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Ani DiFranco, Bob Dylan and The Dangers of Identity Politics

Beware of allowing your identity to be a canvas on which other people paint their politics. 

March 2, 2018

I started listening to Ani DiFranco in 1995, when I was in college and she had just put out Not a Pretty Girl, still one of my favorite albums.

Of all the influential intellectual and artistic figures of my undergraduate years (Cornel West, bell hooks, Paulo Freire), Ani DiFranco probably best embodied the identity politics fervor I was in at the time. The personal and political were fused for her in a visceral way. It poured out of her lyrics (‘cause silence / is violence / in women and poor people) and it burst from her pores when she was on stage. 

But one of the downsides to singing about how your identity drives your politics is that other people start to demand their politics from your identity. Even worse, they start to tell you what your politics should be, and how they should be represented in your person. That’s disfiguring for any human being, and fatal for artists.

As she evolved, it seemed clear to me that Ani wanted some distance from people requesting strident political statements out of every song. I am thirty-two flavors and then some, was her lyrical response to that.

I caught Ani at the Park West in Chicago this past weekend. Twenty albums into a remarkable musical career, she’s still able to light the stage on fire. She opened with one of my favorites, Little Plastic Castle, in which she sings:

People talk

About my image

Like I come in two dimensions

Like lipstick is a sign of my declining mind.

Ani is not the first musician to want some separation from other people’s political demands. I’ve been going back through my Bob Dylan catalogue recently, and am struck by his evolution from Woody Guthrie-styled folkie to rock-and-roll pioneer.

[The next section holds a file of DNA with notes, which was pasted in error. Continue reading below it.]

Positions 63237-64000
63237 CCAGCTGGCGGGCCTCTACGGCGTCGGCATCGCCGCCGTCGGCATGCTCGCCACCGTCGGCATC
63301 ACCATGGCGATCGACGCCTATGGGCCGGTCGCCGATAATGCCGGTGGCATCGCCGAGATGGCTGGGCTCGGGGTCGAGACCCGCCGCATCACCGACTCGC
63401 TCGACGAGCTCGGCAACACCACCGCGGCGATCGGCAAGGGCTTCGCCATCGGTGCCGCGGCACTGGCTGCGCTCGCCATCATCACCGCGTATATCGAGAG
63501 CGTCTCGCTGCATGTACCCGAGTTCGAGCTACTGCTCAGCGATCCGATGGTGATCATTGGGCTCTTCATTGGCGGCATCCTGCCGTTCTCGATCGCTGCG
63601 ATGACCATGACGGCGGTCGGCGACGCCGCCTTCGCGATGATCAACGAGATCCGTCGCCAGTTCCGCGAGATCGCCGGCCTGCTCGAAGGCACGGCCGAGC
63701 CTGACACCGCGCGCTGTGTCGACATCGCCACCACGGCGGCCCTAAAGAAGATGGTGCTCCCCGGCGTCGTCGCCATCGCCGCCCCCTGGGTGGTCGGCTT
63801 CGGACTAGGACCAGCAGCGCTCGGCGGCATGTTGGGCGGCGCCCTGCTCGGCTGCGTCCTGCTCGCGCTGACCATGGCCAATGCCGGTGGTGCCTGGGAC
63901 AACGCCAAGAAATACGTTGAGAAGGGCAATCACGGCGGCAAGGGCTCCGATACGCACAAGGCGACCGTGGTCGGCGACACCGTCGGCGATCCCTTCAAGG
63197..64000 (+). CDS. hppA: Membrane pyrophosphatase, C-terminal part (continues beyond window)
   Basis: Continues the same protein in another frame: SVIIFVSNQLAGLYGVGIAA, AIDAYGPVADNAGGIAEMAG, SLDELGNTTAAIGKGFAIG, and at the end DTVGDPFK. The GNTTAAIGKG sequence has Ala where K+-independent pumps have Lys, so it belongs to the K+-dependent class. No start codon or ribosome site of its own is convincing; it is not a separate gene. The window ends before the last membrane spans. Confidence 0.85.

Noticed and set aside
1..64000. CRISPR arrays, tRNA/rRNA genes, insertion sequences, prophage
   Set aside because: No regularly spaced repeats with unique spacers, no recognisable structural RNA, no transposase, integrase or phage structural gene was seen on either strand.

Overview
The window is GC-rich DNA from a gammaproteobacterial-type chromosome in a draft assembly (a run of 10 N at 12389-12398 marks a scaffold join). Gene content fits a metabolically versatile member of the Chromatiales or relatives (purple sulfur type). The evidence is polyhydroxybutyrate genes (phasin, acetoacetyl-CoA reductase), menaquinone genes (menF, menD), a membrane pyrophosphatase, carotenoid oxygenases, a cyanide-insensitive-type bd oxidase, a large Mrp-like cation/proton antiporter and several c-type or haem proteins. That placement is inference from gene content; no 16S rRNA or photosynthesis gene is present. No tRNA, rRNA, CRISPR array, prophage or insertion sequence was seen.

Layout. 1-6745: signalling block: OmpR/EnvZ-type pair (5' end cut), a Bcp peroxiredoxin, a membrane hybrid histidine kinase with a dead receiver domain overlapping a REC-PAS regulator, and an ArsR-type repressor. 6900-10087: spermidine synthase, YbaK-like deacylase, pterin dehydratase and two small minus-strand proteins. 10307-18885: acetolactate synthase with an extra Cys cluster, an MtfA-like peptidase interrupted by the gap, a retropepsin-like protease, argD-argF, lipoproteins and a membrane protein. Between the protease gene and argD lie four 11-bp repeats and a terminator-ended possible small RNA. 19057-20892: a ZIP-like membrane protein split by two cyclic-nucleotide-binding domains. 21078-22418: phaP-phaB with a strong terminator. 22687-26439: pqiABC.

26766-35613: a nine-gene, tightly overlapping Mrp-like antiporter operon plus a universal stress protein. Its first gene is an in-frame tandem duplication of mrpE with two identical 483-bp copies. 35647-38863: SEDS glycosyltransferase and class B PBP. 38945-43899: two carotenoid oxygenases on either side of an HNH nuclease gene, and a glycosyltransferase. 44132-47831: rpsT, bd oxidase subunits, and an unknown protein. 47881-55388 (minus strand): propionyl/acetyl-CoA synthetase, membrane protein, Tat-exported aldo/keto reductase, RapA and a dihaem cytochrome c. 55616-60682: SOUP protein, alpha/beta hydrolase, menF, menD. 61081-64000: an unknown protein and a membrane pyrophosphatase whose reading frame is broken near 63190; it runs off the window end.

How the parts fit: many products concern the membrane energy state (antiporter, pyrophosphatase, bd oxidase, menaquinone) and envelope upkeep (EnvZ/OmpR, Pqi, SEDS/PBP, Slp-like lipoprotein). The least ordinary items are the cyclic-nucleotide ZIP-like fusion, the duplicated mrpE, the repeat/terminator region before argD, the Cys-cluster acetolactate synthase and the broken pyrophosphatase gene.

The shift was especially fraught because (for reasons that seem like a strange curiosity now but I’m sure made perfect sense at the time) the anti-war movement of the early 1960’s believed that acoustic music, political orthodoxy and personal integrity were somehow intertwined. The older generation had icons like Pete Seeger who upheld this definition of purity, and the younger ones felt like they had found their spokesperson in Bob Dylan.

“And here he is,” one of the old time folkie’s told the crowd at the Newport Folk Festival in the early 1960’s. “Take him, he’s yours.”

“What a crazy thing to say,” Dylan reflected in his memoir, Chronicles. “Screw that.” He wasn’t interested in being a blank piece of paper on which other people inscribed their orthodoxies. 

In 1965 he shocked that same folk festival by bringing a rock band on stage and singing Maggie’s Farm:

Well I try my best

To be just like I am

But everybody wants you

To be just like them

They sing while you slave and I just get bored

I ain’t gonna work on Maggie’s Farm no more

Pete Seeger threatened to cut the cord on him. Half the crowd booed.

Dylan decided he’d rather endure boos than suffer other people’s wishes. He brought his electric guitar to England, took in the hisses on the other side of the Atlantic, and responded to a fan who called him Judas by saying, “I don’t believe you. You’re a liar”. Then he turned and told his his band to “Play it f***ing loud.” They promptly went into a historic version of ‘Like a Rolling Stone’: 

How does it feel

To be on your own, with no direction home

A complete unknown

Like a rolling stone

Go back and listen to those early electric albums by Dylan (Bringing It All Back Home, Highway 61 Revisited, Blonde on Blonde), revel in his genius, and be glad that he didn’t allow his identity to be a canvas on which other people painted their politics.

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Eboo Patel

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